An outstanding professional gentleman
Wednesday, 1 August 2018
John Schofield, BVSc (Massey), 1950–2018
Tribute by Hon Pete Hodgson
Even as he would lean into the conversation – empathetically, attentively, cynically – you knew that at any moment John’s mind could dart off in any of a dozen directions. And then sometimes it did, proving the point with some startling or insightful remark.
Yet one could never describe him as mercurial; he was always too reliably on the other person’s wavelength for that adjective to fit. Maybe effervescent would be a better word, or restless, or even impetuous.
Certainly, he epitomised the oft-quoted man of many parts. His love of family was core, and the names of family members would pepper his conversations to demonstrate to others just where he was centred. And he went from there. He made and threw dozens of boomerangs, practised his golf swing with a tenacity bordering on obsession, kayaked, windsurfed and biked. He played the clarinet and Irish whistle.
In retirement, he decided to take up portraiture – because, “How hard can it be?”. Portrait after portrait flew off his easel. Some were decidedly works in progress (although that never troubled him), but some were jaw-dropping. At his funeral people spoke of him as a Rotarian, a volunteer for Presbyterian Support, a musical entertainer at a local resthome, a long-term mentor for an uncertain teenager. His default position was to be kind.
John’s commitment as a veterinarian eclipsed all other passions, even in retirement. He completed his degree in 1974, and by 1978, having married the love of his life, Lesley, and completed the obligatory few years in club practice in Wairarapa, he fetched up in Chicago, where he began his career as a laboratory animal veterinarian. During his 12 years there, he became a Diplomate of the American College of Laboratory Animal Medicine and had two children, Alex and Katie.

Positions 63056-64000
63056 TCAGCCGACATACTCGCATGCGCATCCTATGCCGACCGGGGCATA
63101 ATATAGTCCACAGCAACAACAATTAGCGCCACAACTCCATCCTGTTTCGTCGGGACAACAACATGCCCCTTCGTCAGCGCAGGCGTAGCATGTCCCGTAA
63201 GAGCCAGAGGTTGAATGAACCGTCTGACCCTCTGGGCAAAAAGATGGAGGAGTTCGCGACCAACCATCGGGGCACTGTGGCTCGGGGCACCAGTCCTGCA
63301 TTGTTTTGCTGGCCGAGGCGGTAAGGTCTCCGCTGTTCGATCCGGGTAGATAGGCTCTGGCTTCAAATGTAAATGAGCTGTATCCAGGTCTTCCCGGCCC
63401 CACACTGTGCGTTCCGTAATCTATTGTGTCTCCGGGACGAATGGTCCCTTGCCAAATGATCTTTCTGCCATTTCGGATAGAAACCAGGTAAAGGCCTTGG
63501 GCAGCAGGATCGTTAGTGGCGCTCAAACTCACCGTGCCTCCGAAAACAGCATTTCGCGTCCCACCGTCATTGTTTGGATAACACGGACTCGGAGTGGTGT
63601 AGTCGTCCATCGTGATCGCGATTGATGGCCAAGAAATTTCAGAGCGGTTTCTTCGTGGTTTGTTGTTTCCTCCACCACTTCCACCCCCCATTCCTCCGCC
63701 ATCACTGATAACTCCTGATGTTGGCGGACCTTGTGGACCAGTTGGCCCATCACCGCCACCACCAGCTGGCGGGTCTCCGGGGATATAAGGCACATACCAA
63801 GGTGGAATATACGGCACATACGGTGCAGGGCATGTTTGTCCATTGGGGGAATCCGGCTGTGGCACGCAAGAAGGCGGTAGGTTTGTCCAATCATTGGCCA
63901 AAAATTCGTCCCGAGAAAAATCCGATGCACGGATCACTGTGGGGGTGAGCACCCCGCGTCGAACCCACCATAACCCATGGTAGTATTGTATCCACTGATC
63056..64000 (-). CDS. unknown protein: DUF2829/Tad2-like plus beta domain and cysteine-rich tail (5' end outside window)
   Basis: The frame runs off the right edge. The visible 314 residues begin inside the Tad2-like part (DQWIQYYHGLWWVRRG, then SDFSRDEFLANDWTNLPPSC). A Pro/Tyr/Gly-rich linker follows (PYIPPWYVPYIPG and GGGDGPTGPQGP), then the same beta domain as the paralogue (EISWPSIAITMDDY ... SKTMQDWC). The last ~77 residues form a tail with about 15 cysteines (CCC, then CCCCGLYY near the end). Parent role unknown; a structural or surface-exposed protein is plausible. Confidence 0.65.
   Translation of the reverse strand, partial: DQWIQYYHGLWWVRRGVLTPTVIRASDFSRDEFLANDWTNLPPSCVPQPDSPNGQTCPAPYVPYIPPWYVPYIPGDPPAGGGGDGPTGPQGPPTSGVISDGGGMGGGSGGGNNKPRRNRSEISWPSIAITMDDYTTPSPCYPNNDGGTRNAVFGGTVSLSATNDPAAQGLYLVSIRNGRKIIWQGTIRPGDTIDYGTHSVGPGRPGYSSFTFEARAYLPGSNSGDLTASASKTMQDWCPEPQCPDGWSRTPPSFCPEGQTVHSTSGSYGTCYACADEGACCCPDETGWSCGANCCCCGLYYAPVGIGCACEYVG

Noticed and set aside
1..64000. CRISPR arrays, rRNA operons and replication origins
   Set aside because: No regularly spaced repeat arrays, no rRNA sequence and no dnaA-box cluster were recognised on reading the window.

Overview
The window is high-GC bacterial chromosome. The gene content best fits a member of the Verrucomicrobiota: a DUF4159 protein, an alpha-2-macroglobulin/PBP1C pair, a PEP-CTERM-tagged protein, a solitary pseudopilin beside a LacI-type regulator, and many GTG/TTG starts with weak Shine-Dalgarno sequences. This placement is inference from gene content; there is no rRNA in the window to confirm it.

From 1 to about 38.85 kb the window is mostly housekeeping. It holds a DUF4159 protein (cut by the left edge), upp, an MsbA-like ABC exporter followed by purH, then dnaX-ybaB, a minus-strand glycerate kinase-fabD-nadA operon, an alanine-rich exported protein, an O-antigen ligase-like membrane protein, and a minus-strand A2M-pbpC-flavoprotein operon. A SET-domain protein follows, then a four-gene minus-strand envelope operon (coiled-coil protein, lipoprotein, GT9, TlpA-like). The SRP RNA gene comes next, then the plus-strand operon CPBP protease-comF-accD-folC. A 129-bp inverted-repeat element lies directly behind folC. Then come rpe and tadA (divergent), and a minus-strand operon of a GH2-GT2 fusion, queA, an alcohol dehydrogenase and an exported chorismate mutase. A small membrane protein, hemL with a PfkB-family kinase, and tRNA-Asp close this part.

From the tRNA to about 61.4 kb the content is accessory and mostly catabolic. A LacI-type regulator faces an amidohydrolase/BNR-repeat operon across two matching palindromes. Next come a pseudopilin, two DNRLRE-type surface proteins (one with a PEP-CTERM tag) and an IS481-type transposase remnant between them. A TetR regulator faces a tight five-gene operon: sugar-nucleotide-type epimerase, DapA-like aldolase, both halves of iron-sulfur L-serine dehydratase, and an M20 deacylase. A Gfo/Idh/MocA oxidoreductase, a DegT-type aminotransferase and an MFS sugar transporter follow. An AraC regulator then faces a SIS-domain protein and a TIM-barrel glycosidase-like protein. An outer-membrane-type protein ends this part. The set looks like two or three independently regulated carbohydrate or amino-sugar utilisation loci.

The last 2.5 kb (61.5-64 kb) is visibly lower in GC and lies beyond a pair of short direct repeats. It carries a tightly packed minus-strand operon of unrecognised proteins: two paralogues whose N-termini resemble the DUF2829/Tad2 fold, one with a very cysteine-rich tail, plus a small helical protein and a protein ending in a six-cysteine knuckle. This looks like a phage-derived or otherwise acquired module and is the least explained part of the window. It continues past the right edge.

From 1991 until retirement in 2013, he was the veterinarian at the University of Otago – “an outstanding professional gentleman,” said a referee on his appointment. It was in those years that John made his mark throughout Australasia as a strong supporter of the ethical use of animals in research, as an advocate for laboratory animal welfare, and as a teacher of postgraduates and academics. As manager of the animal facility, Lesley was his vocational partner throughout.
For all his gentleness and impish grin, he was unforgiving of shortcuts and anything that offended his professionalism. The day before he died, at yet another animal welfare meeting, he thundered of an institution guilty of a minor transgression, “Do these bastards know that what they are doing is against the bloody law?”
Not that he was a stickler for the rules – it depended on whether the rules were up to the mark. If so, then they ought to be followed; if not, then his characteristic irreverence would be taken to the task of ridiculing them.And he knew what he was talking about. One commentator described John’s knowledge as encyclopaedic.
His papers were a fixture at conferences, especially those of the Australian and New Zealand Council for the Care of Animals in Research and Teaching, where everyone got to meet him sooner or later – often, according to one wag, from the other side of the room. Ethical dilemmas were foisted on delegates, typically invented in preposterous settings, all the better to cause one to think. He was ever the teacher, ever seeking to improve.
And ever seeking to learn. Recently, MPI gave him the task of the five-yearly audit of animal experimentation undertaken at AgResearch. “I’m having a shit-hot time, and learning heaps,” he said on the eve of his death.
He died early one Wednesday morning, suddenly, from a stroke. It was a most terrible shock.
One person, describing the last she saw of John the evening before, said: “We were waiting for a taxi, when he walked past us on his way to the University Book Shop. ‘It’s just a block,’ he said, and he strode off up the road.” A perfect metaphor for John’s life: always reading the next book; always striding off somewhere.